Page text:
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Peat Moss Solution

Box filter with peat moss to soften water


I really enjoy keeping and breeding softwater fishes, especially characins.  One of the big challenges in breeding these fishes is to obtain water that is soft, acid, and bacteria free.  Sphagum peat moss has been commonly used to obtain water of that type, but it can be messy and difficult to manage in an aquarium.  Why peat moss?  Because it is a very effective natural substance.  Many do not realize, but it is often used to treat  wastewater and remove heavy metals, cyanide, phosphates, oils, detergents, and dyes.  It has a high capacity for ion exchange with metal pollutants such as copper, zinc, lead, and mercury and is used in wastewater treatment for many industries.  It also absorbs about 10 times its weight in oil, and is commonly used for oil spills.  It readily removes chlorine, ammonia, and hardness from water, things the aquarist is concerned with.  One of the best functions of peat moss in the aquarium is the reduction of bacteria.  Peat moss is formed from plant matter slowly decomposing in a wet, low oxygen environment over thousands of years.  It contains dozens of species of fungus that reduce or kill harmful bacteria (think penicillin).  The eggs and fry of many species of fish can be very sensitive to bacteria in the water.  And finally, peat moss releases tannins and organic acids that stain the water darker and block out light, and some fish eggs and fry are very sensitive to light.


It sounds like peat moss should be the perfect addition to any aquarium, but the problem is that it is messy.  If it is added directly to the aquarium, every move the fish make stirs it up and it is impossible to keep the tank neat and clean.  Just try to collect eggs or catch fry or fish from a messy tank like that!  I have put it in a box filter between filter floss and that works fairly well, but the fine particles are still in the water until the filter gets working well.  I have tried putting it in 2 layers of nylon stocking, but the fine particles still come out into the water to mess up the tank.  Soaking peat moss in a separate container and then drawing off the treated water to use for the fish is time consuming and cumbersome.  It is mostly the extracts in solution dissolved from the peat moss that we want in the aquarium water, not the peat itself


Recently, my wife bought a new automatic coffee maker.  The coffee filters for her old machine did not fit the new one.  As I contemplated what to do with them (I have difficulty throwing anything away!), I thought about using them to contain the peat moss.  I used hot water in a container and stirred in enough peat moss to make a thick soupy mix.  This will get wet in just a matter of minutes.  I then took a small handful of peat moss, squeezed out the excess water, and placed it in the center of the filter.  By bringing up the edges of the filter and twisting the top like a fish bag, I could put a rubber band around it to secure it.  This could be called a “peat orb”.  Make sure there is not too much peat in the filter or it cannot be closed securely.  The filter material is not super durable, so be careful not to twist too hard.  These were tested over time and found to begin darkening the water in about 2-3 days, as well as preventing any fine particles from getting into the aquarium.  When first placed into the aquarium, they will float, and 2 to 3 orbs in a 10 gallon tank may be about right.  The orbs are easily placed and removed without disturbing the tank or filter, they can be easily made, and cost very little.  Problems occurred with them after about 1 week, when they would break open and the tank would be full of floating particles of peat moss!  I then experimented using more durable forms of material including muslin cloth and polyester cloth, but found that they also would eventually deteriorate and break open, making a mess.  I believe that the many species of fungus present in the peat moss could have a damaging effect on the material, as well as the fact that I have bristlenose plecostomus in most of my tanks.  I found them frequently feeding on the peat orbs, probably to get at the fungus, and they could easily break down those materials with time.  Currently, I am using box filters with filter floss below and above the peat moss and large gravel on top to weigh it down.  Tetra manufactures a Blackwater Tonic that is derived from peat moss, but it is expensive and doesn’t go very far.   If anyone can think of an easier way to get peat moss into an aquarium without a big mess, please let me know!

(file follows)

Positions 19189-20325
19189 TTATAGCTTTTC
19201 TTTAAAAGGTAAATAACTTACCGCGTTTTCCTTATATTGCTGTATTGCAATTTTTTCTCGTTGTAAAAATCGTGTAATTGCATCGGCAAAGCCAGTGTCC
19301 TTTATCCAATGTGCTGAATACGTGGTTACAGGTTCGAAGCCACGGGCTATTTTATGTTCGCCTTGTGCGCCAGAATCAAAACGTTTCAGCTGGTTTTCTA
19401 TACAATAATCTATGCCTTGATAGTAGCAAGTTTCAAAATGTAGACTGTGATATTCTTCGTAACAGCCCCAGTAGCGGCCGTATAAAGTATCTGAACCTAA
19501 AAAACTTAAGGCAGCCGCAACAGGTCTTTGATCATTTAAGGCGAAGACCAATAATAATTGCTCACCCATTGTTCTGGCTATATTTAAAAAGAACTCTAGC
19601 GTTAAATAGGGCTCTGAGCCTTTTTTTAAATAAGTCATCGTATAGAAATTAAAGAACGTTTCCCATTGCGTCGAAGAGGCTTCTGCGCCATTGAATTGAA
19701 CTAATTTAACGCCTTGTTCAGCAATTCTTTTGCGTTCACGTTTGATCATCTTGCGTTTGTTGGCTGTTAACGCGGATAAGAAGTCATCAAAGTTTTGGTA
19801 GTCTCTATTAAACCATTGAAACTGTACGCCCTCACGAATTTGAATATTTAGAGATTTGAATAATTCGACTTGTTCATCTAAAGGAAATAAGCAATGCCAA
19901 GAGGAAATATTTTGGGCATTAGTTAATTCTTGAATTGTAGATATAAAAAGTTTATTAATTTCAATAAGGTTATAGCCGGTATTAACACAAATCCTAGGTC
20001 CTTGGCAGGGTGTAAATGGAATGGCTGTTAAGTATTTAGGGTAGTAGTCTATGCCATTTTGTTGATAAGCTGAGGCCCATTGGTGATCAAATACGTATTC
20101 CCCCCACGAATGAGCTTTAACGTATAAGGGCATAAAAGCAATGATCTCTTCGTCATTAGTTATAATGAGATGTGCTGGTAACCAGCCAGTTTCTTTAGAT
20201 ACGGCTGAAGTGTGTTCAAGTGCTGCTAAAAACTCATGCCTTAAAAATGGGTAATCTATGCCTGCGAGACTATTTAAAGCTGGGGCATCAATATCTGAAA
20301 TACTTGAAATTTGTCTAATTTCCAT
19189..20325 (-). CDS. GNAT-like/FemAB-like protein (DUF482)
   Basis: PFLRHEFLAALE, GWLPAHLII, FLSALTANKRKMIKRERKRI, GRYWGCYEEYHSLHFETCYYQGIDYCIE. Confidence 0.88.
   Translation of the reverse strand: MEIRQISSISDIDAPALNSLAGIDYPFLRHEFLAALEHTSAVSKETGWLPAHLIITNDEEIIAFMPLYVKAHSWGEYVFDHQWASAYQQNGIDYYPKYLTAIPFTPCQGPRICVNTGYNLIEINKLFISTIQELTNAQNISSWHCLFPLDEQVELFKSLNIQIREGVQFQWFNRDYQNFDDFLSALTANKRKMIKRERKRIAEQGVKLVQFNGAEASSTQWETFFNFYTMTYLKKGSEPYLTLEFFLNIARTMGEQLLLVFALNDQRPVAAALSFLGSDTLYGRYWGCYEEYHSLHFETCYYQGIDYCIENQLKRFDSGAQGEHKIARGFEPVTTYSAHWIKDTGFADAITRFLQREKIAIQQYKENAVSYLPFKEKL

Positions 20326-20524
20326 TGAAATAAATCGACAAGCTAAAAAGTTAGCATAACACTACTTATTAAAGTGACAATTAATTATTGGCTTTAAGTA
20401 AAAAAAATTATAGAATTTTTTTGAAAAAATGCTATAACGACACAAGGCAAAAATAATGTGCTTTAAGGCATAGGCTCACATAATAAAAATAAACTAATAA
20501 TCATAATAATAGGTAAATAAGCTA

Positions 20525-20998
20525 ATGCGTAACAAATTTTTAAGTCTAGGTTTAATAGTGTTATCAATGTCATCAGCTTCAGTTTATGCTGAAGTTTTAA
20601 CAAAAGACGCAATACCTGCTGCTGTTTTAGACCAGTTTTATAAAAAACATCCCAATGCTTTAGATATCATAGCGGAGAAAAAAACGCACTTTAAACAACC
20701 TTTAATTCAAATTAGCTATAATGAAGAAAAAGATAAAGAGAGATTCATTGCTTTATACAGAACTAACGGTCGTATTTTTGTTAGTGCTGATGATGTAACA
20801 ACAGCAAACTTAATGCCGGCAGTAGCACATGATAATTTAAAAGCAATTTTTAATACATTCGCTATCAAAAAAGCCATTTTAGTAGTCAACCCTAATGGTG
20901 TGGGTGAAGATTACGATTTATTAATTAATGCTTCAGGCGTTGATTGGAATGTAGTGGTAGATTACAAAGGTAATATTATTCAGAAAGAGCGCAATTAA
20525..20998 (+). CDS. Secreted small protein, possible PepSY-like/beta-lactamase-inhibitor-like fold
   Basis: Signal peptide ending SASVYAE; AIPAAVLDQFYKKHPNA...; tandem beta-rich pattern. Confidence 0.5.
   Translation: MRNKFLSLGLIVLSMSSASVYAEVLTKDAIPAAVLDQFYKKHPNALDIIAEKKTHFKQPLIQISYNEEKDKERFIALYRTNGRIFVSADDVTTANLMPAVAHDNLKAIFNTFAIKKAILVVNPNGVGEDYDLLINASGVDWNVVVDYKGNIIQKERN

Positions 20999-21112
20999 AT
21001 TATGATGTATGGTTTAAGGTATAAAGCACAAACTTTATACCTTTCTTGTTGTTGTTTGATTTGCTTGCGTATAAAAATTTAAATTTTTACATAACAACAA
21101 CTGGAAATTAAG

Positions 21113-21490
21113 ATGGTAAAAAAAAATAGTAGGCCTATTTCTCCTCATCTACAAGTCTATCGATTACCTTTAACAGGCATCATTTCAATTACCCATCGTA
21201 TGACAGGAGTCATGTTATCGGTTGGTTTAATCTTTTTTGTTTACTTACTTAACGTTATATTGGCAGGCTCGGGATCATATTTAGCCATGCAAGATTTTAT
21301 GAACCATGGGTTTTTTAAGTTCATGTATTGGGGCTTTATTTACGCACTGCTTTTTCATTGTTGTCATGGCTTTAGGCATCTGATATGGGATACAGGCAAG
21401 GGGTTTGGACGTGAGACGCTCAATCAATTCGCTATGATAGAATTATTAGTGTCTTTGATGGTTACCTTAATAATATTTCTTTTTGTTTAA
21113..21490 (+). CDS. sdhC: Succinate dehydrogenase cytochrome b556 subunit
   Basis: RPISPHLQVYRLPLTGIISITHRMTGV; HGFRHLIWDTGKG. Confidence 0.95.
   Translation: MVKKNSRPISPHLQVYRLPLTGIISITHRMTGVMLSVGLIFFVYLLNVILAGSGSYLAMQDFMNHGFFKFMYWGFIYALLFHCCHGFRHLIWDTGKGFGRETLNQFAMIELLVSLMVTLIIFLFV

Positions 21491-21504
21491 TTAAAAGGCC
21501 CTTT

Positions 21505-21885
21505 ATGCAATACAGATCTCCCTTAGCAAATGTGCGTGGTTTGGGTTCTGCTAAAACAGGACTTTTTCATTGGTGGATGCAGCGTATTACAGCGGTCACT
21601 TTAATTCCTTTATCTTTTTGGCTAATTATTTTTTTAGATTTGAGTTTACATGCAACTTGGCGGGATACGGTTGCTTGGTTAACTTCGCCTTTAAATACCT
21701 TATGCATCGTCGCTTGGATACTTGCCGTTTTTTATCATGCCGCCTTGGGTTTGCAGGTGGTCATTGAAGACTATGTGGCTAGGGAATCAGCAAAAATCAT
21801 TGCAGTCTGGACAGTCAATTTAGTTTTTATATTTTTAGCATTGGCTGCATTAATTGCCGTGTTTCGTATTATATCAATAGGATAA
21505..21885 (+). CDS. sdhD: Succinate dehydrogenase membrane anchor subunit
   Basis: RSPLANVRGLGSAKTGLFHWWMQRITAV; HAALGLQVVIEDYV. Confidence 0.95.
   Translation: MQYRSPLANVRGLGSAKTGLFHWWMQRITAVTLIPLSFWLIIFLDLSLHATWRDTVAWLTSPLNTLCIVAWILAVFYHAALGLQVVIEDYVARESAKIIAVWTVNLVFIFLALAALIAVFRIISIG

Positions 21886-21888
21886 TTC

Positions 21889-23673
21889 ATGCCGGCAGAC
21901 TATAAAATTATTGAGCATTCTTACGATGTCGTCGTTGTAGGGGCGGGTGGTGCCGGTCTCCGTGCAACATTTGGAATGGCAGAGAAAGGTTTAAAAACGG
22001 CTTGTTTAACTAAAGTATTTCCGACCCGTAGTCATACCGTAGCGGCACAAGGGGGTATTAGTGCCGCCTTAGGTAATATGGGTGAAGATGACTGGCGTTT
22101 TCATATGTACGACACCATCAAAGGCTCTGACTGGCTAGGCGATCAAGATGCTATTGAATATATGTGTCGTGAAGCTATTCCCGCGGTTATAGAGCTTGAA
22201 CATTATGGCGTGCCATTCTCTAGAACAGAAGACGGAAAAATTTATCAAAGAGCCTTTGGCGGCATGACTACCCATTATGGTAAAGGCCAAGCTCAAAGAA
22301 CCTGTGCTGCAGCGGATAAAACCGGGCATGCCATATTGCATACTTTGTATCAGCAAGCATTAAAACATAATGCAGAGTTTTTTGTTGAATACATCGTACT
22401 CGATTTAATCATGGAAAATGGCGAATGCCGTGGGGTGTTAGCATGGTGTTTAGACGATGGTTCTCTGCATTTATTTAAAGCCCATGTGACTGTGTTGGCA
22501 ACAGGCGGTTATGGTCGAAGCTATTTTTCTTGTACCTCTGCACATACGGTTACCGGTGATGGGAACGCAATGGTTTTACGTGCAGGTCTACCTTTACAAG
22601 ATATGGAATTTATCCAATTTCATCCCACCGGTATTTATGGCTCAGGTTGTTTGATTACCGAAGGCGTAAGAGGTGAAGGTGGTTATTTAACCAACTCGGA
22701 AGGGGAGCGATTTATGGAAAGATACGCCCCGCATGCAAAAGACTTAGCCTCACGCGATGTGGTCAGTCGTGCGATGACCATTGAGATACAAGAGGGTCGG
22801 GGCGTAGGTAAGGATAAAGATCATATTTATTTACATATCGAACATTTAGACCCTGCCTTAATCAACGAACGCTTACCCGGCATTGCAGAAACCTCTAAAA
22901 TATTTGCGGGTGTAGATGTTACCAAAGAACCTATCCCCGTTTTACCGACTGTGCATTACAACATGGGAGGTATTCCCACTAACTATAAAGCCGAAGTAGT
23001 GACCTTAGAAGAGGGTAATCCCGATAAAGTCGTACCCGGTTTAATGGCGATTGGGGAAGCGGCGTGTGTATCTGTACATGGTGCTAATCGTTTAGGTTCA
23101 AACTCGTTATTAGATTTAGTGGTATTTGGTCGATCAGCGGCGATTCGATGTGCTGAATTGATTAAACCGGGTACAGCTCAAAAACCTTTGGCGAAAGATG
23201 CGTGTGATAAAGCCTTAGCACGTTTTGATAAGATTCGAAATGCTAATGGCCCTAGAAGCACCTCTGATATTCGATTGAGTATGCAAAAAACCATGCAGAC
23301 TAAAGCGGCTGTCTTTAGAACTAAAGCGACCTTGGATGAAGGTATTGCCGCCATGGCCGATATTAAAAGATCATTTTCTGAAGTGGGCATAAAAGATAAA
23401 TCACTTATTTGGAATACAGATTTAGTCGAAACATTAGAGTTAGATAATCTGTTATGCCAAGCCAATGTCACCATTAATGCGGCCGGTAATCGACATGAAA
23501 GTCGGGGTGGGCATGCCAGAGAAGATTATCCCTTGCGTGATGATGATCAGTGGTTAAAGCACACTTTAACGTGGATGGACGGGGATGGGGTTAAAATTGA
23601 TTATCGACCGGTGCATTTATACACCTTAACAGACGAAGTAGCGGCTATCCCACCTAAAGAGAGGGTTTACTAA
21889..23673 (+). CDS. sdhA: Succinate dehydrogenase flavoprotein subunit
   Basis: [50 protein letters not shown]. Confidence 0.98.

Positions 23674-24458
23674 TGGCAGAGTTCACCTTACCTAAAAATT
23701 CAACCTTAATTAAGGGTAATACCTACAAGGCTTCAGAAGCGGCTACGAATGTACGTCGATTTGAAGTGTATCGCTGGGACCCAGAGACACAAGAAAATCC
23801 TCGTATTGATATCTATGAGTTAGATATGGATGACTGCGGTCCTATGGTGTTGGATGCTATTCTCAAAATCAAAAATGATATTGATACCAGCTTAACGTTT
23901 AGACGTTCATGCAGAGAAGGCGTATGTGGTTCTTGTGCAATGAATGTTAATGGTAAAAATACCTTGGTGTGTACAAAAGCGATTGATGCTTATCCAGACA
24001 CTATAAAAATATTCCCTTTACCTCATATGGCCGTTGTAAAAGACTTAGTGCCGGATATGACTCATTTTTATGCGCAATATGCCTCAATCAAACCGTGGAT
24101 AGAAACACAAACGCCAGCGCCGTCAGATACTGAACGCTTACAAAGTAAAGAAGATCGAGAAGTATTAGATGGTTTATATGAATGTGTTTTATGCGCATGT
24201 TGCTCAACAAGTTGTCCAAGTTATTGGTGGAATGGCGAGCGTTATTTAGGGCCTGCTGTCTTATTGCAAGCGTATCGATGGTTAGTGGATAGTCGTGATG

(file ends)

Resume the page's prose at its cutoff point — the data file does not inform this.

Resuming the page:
I would recommend to all aquarists to try and use peat moss in some way to benefit their fish, especially if their fish come from soft water habitats.